“Subtle dissonances arise between orderly forms and surfaces marked by rust or oxidation.  Patinas can be uniform or mottled, colors range from red to shoe-polish brown to purple or slate.  In the larger pieces, Waldron left industrial traces – stamped numbers, incised lines, pockmarks – on his polished surfaces.”

 Arden Reed, Art in America, Sept. 2005

 Wake  2009

Wake  2009

87corner-snow .jpg
 Crosscut             2012
 Dovetail Bench         2015
 Flowstone       2011
 "'Loom' indeed looms majestically and seems to embody an unnameable emotion as great abstraction does.  'Loom' is not simply grand but subtly intimidating.  There is a certain perceptual irony in all his works, for as their planes shift their balance seems to change, but in 'Loom' the shift becomes an epiphany that transcends its own contradictions."  Donald Kuspit, Artforum, Apr. 2002
   
  
 
  
    
  
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    “Sleek thoughtful and sensual, at the same there is a certain slyness time to these shapes, as if they might erupt into acrobatics when you turn your    back on them.”  Rinchen Lhamo, THE Magazine, June 2005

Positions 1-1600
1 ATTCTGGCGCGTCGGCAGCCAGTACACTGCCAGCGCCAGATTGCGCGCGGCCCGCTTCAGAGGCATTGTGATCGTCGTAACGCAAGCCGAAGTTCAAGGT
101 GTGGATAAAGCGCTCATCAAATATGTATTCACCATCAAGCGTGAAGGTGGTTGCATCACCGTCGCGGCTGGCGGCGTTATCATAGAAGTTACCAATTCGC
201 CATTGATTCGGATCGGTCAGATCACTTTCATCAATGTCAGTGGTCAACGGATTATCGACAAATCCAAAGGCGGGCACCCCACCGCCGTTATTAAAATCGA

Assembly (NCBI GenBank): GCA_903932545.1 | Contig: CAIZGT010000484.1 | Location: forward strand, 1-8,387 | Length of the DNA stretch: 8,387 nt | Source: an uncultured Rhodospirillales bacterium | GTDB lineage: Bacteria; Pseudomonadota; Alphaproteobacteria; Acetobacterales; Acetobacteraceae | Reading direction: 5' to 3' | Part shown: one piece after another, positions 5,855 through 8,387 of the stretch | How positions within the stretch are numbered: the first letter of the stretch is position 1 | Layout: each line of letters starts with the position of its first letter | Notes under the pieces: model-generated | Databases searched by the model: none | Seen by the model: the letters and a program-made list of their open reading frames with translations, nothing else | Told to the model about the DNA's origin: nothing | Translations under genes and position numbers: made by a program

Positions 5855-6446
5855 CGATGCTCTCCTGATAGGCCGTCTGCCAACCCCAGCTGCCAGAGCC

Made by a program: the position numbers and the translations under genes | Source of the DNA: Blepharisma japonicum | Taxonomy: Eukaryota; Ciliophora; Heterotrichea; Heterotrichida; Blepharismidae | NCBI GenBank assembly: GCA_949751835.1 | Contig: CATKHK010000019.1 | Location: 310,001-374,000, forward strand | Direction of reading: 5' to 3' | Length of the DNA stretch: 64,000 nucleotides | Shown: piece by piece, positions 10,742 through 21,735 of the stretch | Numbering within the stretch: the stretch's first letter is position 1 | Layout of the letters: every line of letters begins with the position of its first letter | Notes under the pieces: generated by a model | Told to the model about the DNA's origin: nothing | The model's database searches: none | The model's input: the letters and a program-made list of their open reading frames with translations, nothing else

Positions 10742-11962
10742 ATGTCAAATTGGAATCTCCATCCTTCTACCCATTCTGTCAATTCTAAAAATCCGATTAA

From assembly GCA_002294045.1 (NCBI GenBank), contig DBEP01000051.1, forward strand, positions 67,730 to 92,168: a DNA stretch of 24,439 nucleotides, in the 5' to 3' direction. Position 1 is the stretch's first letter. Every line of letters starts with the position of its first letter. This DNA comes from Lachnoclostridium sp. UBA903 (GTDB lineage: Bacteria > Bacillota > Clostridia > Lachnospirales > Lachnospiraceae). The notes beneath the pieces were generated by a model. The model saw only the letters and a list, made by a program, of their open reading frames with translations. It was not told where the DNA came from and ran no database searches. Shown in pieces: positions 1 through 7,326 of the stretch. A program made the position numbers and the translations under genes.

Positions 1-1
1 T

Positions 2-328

'Latch' model        2008
 'Outcrop' model   2010
   
  
 
  
    
  
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    “In ‘Dropslot’ Waldron’s use of planes and articulated space serves as the phrasing of an idea, in this case yielding a geometrical idea… As usual the sculptor has given apt and unusually beguiling titles to his work.    They are deft, two-syllable, half-fabricated words, visually descriptive in an oblique sort of way, but they also hint at and essentialize the abstract functions of these made-up forms."  Rinchen Lhamo, THE Magazine, Oct. 2007 
   
  
 
  
    
  
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    “'Puddle' presents a gracefully sloping almost tongue-shaped mound formed by two curving sheets of steel, one that rises and one that lies on it’s side.    A slight asymmetry dramatically lifts one side while the other lists… Edges, planes and entasislike curves are always slipping out of sight, drawing the eye onward and offering only temporary pause."      Arden Reed, Art in America, Sept. 2005
   
  
 
  
    
  
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    “’Blue Tank’ suggests a cylindrical water tank squashed in perspective.    The top, which looks like the opening of the tank flattened into an ellipse, is actually a curving wedge like a sharpened axe blade.    Below, the tall side walls are gently bowed and meet at either end like the hull of a boat.”     William Peterson, ArtNews, Apr. 1990
 Curl          1990
 'Pitch', installed on Chicago Navy Pier, 1997